Pearl Street Park’s fate is latest wrinkle in midtown redevelopment

Pearl Street Park
Pearl Street Park

A major mixed-use project on Kenilworth Avenue that would require a complicated dance of land swaps is still encountering opposition from youth sports leagues that use Pearl Street Park.

Charlotte-based developer Pappas Properties plans to build a new office building for the Charlotte Regional Realtor Association, which owns the 5.4-acre site on Kenilworth Avenue near Morehead Street, adjacent to Pearl Street Park.

The company also plans to develop offices, hotel and retail on the site, in addition to a new street that would connect along the edge of the park property to connect Kenilworth to McDowell Street via Pearl Park Way and Baxter Street.

The almost-9-acre park is a popular site for youth sports, especially soccer. Pulling off the development will require a series of land swaps between the city, Mecklenburg County, the Charlotte Housing Authority and the developers to create the right-of-way for the new street and arrange parcels for optimal development.

Although it will result in the loss of smaller Baxter Street Park nearby, the deal will ultimately add almost an acre to Pearl Street Park.

But some parents whose kids play in sports leagues at the park are concerned about access, parking and safety at the new site.

They’re worried it will be hard to get to and that there won’t be enough places to park. The Charlotte Junior Soccer Foundation and the Myers Park Trinity Little League have been urging parents to email county commissioners about their concerns.

The groups paid for the fields and lights two decades ago, and they’re worried the development will harm the park.

“We built those fields,” said Kip Kiser, a board member of the Myers Park Trinity Little League and Charlotte Junior Soccer Foundation, in November. “We paid for those lights. We brought the dirt in, and we have done a lot of stuff. We clean that park up all the time.”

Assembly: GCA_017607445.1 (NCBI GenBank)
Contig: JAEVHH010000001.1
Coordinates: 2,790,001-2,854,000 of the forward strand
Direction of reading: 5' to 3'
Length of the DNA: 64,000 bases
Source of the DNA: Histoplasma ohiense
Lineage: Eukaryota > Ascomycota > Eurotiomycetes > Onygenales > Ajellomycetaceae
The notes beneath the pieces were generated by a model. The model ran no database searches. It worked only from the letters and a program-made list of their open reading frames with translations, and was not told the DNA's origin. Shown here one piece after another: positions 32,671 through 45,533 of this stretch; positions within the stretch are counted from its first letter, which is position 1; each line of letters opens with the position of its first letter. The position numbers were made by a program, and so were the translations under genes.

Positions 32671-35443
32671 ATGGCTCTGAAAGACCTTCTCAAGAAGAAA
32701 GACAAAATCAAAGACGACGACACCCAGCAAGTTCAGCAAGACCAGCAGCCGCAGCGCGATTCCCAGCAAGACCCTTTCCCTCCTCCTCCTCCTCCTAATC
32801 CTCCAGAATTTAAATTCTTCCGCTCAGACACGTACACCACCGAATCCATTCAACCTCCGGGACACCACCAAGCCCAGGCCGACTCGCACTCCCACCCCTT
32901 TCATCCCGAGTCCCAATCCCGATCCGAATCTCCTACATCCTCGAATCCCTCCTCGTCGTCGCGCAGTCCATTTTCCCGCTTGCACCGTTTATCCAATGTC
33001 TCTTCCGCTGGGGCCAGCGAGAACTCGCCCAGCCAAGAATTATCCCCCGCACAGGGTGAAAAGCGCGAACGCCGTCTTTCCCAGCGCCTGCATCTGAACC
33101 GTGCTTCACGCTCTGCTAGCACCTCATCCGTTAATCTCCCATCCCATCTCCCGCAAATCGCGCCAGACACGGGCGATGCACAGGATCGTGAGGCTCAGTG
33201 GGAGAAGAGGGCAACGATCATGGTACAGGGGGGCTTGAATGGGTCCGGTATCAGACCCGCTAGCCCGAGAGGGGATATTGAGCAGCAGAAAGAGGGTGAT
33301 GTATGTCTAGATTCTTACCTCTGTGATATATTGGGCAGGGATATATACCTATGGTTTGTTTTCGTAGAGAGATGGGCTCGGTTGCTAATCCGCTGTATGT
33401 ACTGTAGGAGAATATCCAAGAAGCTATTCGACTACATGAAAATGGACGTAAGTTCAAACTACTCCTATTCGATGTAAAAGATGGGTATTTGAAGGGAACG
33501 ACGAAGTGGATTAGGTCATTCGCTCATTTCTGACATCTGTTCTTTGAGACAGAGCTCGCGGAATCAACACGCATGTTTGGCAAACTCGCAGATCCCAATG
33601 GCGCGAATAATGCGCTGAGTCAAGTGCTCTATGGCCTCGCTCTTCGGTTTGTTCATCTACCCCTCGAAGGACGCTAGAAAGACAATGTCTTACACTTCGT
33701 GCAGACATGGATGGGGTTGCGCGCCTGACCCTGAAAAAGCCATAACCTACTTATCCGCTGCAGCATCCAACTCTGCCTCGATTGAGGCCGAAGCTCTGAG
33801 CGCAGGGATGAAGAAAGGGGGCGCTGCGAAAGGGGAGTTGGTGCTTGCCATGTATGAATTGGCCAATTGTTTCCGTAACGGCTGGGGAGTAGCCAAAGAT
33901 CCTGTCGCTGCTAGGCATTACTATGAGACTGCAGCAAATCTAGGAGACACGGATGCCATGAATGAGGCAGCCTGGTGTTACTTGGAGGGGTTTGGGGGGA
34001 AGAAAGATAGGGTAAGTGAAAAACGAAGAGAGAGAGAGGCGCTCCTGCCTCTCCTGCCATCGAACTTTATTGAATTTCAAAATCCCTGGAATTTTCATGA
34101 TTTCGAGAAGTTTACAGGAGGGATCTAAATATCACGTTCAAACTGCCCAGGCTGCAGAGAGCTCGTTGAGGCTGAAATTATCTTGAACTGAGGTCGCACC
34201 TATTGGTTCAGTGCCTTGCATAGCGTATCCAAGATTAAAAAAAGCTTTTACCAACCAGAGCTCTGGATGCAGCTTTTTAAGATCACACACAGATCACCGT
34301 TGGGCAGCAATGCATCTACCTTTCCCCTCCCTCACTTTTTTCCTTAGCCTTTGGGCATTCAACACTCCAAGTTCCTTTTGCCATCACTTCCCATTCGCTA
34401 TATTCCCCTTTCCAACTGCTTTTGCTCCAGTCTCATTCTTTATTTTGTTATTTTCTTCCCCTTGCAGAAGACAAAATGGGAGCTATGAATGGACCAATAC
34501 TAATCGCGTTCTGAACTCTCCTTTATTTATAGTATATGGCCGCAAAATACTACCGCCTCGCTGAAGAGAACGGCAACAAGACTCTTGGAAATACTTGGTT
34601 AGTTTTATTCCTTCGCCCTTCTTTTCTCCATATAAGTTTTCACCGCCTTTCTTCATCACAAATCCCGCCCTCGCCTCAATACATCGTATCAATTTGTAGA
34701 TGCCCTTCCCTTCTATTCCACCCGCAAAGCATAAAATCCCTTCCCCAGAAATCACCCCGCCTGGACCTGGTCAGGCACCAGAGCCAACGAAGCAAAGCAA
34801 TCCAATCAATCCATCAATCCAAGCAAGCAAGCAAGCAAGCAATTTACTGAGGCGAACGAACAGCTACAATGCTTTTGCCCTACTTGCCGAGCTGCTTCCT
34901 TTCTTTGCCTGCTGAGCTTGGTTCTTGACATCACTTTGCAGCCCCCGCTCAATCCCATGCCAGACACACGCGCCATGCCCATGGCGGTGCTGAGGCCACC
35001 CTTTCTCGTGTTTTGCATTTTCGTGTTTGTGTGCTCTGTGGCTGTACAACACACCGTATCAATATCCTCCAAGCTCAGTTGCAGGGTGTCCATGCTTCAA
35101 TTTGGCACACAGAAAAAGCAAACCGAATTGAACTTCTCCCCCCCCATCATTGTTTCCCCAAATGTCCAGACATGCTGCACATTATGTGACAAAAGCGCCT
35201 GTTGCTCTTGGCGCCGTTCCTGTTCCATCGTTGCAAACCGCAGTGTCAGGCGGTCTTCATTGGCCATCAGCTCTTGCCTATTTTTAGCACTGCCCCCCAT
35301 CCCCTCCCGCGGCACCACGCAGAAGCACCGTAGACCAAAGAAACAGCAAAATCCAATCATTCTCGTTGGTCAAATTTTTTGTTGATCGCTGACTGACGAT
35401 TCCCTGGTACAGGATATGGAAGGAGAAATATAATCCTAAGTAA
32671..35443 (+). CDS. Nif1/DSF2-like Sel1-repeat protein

At Wednesday’s Board of County Commissioners meeting, commissioners said they’ve been deluged with dozens or even hundreds of emails about the park. County staff presented details on the project and why they support it and think it will ultimately enhance the park.

“It just concerns me,” said commissioner Pat Cotham.

She has also raised concerns about the reduction in size of Marshall Park uptown, which is set to be redeveloped as part of the Brooklyn Village project. “I’m thinking about the future, and the families and children. I keep hearing we’re reducing parks.”

Jim Garges, director of the county’s park and recreation department, said the new road would offer on-street parking and a drop-off area and that the county is negotiating with nearby property owners such as CHA for parking. He also said the park won’t be shut down during construction, even though access might be disrupted.

“There’s no intention of this park being offline for these users for a two year period. That’s not going to happen,” Garges said. “The other thing you don't want to do is turn your park into a Wal-Mart, a sea of parking.”

Commissioner Ella Scarborough said she’s worried about poor planning creating an “oops” that permanently damages the park.

“When ‘oops’ happens, you can’t undo it,” she said. The county commissioners and City Council are still considering the deal, along with a tax increment grant Pappas has requested to fund infrastructure improvements on the site.

The project has been under consideration for more than a year.

Maren Brisson-Kuester, president of Charlotte Regional Realtor Association, told the county commissioners on Wednesday they need to start redevelopment soon. The association’s new office building would be located on the site.

“We are genuinely running out of time,” she said. “Plain and simple, our building is falling down. It’s in disrepair … We have to develop. We have to do something.”

Ely Portillo: 704-358-5041, @ESPortillo